Mister Rogers’ Widow Reveals That He Wasn't The 'Saint' Everybody Thought He Was

Mister Rogers: the nicest guy on Earth. Or was he?

No, he was. I'm kidding.

But he wasn't perfect, and his wife, Joanne Rogers, wants us all to remember that he was a human first and foremost.

Mister Rogers has been in the news a lot lately.

That's due to the upcoming release of A Beautiful Day in the Neighborhood, a film following a journalist's journey through writing a piece on the man himself, Mister Fred Rogers.

Tom Hanks was chosen to step into Mister Rogers' iconic cardigan.

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He initially passed on the project when he first read the script. However, when director Marielle Heller came on board, she managed to persuade him to give the film another shot.

The rest, of course, is history.

The heart of the film was in Joanne's hands.

It took screenwriters Micah Fitzerman-Blue and Noah Harpster a long time to earn Joanne Rogers' trust. A year and a half after their first meeting, she finally allowed them to read some of Fred's old letters.

That led them to the film as it is today.

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"Once we read those letters in the archive between Tom Junod and Fred Rogers, hundreds of letters that they had written back and forth, that for us was a moment, like, 'Oh, this is the story,'" Harpster said.

They decided to try and understand the conflict within Mister Rogers.

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"There's a mystery about Fred Rogers at the center of this film," Fitzerman-Blue said. "Which is, where did all of this hurt and suffering that he would absorb from other people go? How did he deal with it?"

They never found the answer.

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"There was a mystery to him, and we don't think that we ever got to fully crack it. But we wanted to leave a lot of clues."

One of those clues was the humanization of him.

And the screenwriters knew this was the time to tell his story.

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"Right before he died … he said that he wouldn't be allowed to do what he does now. He wouldn't be accepted, there would not be a place for him on television."

Joanne didn't think he was right about that.

"And I think he was sad about that.

And I think we desperately we need him right now."

But Joanne had a request for them:


Fitzerman-Blue told The LA Times that her contribution to the film was this: "She really only had one request: that we not treat her husband as a saint."

She was disconcerted at how often that word was used to describe him.

What?! How could this be?!

Could it possibly be that Mister Rogers is not the man we all thought he was?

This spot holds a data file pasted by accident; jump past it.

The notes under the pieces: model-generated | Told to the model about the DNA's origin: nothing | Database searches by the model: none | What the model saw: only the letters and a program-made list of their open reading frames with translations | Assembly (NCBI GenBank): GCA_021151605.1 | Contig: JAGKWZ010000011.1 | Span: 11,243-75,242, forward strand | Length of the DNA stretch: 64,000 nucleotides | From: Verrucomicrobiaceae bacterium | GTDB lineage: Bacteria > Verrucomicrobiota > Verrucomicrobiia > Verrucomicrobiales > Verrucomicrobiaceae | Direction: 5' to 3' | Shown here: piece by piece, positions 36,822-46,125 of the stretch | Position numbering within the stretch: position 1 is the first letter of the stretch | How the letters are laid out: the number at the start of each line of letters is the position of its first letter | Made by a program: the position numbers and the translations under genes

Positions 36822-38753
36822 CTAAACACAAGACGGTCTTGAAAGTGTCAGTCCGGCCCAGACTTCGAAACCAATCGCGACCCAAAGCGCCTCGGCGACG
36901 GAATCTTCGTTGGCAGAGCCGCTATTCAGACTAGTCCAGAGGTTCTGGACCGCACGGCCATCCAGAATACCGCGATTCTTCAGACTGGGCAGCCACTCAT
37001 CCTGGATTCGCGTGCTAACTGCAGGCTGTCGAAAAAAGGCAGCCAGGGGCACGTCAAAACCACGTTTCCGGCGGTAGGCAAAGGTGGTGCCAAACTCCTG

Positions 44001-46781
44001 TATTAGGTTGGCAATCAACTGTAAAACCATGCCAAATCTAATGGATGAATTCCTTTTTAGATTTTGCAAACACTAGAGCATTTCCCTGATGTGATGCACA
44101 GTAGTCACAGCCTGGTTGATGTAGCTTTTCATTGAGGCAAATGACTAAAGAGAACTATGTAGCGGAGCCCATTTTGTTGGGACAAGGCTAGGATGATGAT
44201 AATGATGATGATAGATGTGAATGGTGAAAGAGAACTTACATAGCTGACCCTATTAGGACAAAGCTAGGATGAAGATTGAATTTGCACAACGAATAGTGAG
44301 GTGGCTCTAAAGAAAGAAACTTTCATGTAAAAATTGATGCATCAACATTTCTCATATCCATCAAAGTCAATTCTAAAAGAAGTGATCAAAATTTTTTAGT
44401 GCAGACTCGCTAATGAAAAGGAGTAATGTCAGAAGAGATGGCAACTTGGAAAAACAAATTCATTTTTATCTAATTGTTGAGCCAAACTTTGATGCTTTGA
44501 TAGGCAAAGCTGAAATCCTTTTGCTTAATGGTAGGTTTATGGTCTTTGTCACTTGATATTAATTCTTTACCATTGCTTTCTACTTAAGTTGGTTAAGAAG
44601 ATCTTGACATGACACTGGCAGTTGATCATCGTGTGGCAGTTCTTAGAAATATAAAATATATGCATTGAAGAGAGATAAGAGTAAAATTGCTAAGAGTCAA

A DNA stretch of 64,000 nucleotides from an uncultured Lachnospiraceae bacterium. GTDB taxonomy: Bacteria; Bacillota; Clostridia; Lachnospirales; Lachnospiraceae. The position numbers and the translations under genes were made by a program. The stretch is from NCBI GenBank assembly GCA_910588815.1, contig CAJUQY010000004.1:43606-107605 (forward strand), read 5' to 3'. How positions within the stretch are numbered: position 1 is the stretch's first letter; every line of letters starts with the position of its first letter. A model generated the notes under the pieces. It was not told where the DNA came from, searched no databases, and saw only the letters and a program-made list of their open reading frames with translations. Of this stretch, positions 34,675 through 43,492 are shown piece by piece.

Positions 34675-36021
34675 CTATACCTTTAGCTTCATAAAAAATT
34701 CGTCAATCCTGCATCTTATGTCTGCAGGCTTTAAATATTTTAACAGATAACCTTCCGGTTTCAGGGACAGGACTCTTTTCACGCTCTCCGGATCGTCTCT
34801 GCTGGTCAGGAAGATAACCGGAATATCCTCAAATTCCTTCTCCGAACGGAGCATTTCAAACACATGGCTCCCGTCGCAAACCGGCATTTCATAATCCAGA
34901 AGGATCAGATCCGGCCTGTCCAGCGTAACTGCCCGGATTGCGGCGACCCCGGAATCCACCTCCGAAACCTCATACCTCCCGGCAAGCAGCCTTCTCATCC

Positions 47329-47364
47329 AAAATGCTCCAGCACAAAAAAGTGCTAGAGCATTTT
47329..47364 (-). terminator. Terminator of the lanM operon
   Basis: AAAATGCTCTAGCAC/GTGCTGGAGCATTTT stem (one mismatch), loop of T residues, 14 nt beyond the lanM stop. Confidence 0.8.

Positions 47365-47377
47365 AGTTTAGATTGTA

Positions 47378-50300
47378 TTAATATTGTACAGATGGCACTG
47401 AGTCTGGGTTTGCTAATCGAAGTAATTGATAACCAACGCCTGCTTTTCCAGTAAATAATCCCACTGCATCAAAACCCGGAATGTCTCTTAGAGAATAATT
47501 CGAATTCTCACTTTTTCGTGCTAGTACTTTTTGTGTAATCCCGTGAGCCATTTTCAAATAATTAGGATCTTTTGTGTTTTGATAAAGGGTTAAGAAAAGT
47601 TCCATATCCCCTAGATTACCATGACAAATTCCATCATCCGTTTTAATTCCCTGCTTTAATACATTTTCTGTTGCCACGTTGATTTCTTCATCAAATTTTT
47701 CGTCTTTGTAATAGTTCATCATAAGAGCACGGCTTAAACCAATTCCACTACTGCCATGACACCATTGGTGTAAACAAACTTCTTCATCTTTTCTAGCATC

However, she meant it in a pretty wholesome way.

For instance, he was a huge fan of fart jokes.

"He would just raise one cheek and he would look at me and smile," she said.

He often did that when they were at an event they found particularly boring.

And he was just like the rest of us.

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"He was not prissy. Not at all," she said. "He ran around the house in the droopiest drawers."

Mister Rogers? In baggy underwear? Well, according to her, that was his preferred way to be.

He wore them all the time.

"They were at least three sizes too big, but they were comfortable, and he liked them. It didn’t matter if there was company here — he’d wear those and a T-shirt. He was not a modest person."

She also revealed that he was a registered Republican.

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But that his political leanings were far more independent.

He never revealed his political leanings on the show. "[...] he just didn’t talk about it because he didn’t want to lose the children."

Her own politics lean more to the left.

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Though she's undecided on who she's going to vote for in 2020, she is not voting for Trump.

"Trump changed it," she said. "And I want to vote for whoever is going to beat Trump."

She doesn't want him to be thought of as a saint at all.

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"He’s out there now as somebody who’s somehow way above all the rest of us," she said, remarking on how he's been remembered since his death.

I'm definitely guilty of that one.

She thinks the bar is too high.

"People invariably say, 'Well, I can’t do that, but I sure do admire him. I would love to do it.' Well, you can do it. I’m convinced there are lots of Fred Rogerses out there."

I think so, too.

A recent New York Times profile on Tom Hanks found that he really was the perfect choice for the part.

The interviewer initially was hoping to find more of a "dark side" to Tom, like what Joanne Rogers suggested. "Yes, and finally, finally I’ll get to tell it to The New York Times," was Tom's quippy reply.

But Tom eventually revealed his own not-so-saintly behavior, although it was pretty much on the same level as Mister Rogers' himself.

“Let’s not call this a dark side, but: I realize, and I used over and over again, the ability to seduce a room, seduce a group of people, and that it started off when I was very young as a self-defense mechanism but then turned into a manipulative kind of thing, because I didn’t realize that I was as good at it as I was," Tom said.

"Part of that is I am not malevolent. I’m not mysterious."

"You’re not going to get a huge amount of anger out of me or anything like that. I’m not coming in to dominate a room, but I am coming in to seduce it somehow.”

It sounds like both Mister Rogers and Tom Hanks are human, which is better than being saints — we're all humans, and we can all strive to be a little bit better.